Mmmmmmomofuku. There is a reason you need a reservation on the third floor, the tables were continuously full right up until eleven-something in the evening. I know it was around that time as models from the last show were trickling in sans makeup and with a seemingly insatiable appetite for the raw seafood platter. The seating is unpretentious, the tables a pale wood, and the view unbeatable- Momofuku is encased in a glass cube that looks out into downtown Toronto. The amuse bouche was a bowl of marinated cucumber pieces that sound dull but were actually an excellent start. We ordered the famous duck buns and were thoroughly disappointed to learn they had run out of duck for them. Tip: go early and order the duck buns as soon as you sit down. Instead, we had to settle for the second place eggplant buns which were yummy in their own right but slightly ruined by the lingering disappointment of missing out on the duck. Next was a buckwheat noodle dish followed by two large plates which we shared: duck and pork. Our sides were brussel sprouts and carrots. Everything was so flavorful with unique combinations of textures (crispy puffs of rice in the brussel sprouts, a chewy taro cake underneath the duck). I would almost recommend eating each dish individually, one at a time. Our favorite dish was actually the brussel sprouts- they were golden brown, saturated in a delicious fish sauce, and the edges were slightly crispy along with the rice puffs which added a nice change to every bite. Dessert was skipped in favor of the milk bar where I picked up the Crack Pie® which is actually imported from the original bakery in Brooklyn, NY every day. Crack Pie® cannot be described in words, it must simply be eaten. So catch the next flight to Toronto or New York, stat. Click below for more photos.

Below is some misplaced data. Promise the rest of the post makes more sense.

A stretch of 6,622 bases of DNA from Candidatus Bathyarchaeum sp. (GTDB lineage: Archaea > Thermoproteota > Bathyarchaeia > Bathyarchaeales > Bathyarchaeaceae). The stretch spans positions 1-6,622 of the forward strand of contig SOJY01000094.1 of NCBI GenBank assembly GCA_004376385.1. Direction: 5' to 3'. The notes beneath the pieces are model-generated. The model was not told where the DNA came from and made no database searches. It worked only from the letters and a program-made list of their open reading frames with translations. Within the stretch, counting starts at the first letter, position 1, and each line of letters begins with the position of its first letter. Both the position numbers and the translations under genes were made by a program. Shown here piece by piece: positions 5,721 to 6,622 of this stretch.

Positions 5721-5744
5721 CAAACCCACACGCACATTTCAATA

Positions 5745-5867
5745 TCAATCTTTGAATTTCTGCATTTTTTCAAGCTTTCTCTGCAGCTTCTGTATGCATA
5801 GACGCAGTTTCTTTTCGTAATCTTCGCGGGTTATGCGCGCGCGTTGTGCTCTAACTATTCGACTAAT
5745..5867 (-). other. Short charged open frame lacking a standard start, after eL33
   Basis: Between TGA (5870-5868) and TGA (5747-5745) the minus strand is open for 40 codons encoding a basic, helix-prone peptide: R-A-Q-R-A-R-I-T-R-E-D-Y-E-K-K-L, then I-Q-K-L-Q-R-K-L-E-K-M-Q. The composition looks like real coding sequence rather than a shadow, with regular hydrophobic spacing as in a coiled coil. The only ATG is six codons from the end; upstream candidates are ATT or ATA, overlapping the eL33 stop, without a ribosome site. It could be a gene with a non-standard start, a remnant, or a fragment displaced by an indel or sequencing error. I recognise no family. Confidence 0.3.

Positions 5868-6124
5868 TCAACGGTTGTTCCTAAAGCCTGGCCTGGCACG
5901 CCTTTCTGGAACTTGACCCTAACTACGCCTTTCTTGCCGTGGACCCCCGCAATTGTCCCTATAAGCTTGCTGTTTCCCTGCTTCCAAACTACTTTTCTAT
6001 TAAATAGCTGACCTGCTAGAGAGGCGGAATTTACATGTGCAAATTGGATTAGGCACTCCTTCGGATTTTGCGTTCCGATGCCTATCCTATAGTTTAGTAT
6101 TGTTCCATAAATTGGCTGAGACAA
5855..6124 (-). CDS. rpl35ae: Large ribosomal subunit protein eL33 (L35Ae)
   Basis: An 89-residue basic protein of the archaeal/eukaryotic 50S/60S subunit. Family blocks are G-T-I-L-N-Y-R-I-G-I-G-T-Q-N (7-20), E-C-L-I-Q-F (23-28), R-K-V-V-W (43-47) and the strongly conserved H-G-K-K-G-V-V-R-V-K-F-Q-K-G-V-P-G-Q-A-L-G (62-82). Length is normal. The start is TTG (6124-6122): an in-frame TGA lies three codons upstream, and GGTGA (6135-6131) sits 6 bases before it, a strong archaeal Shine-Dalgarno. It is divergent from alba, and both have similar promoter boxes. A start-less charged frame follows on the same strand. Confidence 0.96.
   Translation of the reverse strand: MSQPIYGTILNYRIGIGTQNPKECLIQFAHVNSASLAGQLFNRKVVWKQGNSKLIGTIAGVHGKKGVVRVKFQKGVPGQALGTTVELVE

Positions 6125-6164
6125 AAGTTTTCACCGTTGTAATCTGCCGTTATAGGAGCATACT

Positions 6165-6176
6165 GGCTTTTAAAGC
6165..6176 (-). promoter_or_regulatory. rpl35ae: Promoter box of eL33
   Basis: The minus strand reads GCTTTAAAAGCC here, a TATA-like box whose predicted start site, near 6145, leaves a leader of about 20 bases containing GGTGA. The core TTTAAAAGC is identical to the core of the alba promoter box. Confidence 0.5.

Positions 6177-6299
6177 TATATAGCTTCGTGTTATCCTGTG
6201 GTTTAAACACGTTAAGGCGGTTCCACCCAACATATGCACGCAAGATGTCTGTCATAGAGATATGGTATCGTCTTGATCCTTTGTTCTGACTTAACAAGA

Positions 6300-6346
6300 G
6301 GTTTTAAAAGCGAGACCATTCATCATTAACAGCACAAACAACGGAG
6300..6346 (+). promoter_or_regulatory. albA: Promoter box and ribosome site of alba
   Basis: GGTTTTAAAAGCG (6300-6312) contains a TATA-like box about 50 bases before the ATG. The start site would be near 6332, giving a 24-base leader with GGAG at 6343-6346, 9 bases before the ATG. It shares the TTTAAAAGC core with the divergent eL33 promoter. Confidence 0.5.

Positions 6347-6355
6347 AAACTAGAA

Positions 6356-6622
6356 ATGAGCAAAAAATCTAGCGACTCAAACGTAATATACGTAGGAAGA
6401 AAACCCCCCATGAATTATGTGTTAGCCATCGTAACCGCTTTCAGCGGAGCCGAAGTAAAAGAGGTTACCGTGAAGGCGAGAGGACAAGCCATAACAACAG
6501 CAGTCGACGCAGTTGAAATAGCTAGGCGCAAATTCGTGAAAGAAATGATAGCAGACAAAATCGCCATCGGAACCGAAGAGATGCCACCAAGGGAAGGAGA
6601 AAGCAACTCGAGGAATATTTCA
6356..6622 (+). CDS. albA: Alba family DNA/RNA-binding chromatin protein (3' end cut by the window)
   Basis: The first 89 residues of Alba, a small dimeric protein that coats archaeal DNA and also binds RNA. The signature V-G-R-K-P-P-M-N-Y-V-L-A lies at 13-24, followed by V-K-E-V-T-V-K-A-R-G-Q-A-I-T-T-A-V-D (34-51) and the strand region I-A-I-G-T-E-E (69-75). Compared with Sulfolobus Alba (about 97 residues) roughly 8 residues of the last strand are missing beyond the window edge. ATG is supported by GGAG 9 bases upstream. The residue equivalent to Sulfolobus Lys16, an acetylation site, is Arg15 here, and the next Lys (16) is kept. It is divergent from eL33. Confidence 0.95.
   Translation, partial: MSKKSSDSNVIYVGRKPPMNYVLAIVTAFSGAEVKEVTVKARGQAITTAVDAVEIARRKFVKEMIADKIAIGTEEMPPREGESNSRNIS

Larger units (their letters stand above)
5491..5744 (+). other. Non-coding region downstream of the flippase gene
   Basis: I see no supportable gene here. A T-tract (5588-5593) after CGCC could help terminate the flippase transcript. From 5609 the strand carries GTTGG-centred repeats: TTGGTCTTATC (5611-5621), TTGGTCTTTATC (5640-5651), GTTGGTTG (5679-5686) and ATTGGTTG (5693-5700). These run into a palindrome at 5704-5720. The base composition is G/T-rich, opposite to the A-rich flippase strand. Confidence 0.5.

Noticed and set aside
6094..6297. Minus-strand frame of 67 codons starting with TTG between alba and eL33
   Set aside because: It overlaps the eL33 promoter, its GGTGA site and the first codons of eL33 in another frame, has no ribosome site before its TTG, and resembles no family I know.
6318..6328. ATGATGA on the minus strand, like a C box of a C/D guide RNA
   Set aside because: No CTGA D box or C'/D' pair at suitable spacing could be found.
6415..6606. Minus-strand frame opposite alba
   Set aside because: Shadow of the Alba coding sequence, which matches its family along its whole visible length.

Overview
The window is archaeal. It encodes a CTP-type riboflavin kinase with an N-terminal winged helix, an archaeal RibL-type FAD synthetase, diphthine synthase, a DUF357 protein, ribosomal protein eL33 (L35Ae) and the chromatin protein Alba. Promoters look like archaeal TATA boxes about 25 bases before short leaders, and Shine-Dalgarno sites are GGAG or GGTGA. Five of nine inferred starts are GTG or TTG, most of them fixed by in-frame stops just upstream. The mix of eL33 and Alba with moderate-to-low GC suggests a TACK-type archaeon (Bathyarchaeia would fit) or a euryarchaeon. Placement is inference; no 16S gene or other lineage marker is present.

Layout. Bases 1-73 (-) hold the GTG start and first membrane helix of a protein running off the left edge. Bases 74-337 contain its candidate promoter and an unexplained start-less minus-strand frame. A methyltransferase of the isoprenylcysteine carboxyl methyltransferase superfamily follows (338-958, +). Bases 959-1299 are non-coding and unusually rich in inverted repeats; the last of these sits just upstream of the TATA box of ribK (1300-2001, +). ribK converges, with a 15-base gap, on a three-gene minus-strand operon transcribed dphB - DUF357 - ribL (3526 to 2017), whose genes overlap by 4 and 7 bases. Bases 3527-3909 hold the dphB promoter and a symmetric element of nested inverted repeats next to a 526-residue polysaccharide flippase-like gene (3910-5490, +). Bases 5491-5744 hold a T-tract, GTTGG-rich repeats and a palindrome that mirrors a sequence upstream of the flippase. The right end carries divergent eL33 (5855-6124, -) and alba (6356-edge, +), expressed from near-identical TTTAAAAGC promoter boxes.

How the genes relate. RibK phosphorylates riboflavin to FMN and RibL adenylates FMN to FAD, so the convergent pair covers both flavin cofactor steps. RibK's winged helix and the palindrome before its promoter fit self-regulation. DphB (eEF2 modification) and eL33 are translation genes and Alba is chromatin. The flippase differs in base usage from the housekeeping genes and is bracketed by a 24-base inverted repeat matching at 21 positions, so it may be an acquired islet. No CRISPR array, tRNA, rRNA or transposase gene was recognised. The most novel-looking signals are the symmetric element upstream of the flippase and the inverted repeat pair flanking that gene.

Jasmine is a former pharmacist turned freelance writer, foodie, and fashionista from Alberta, Canada living "the sweet life" in Bergamo, Italy.
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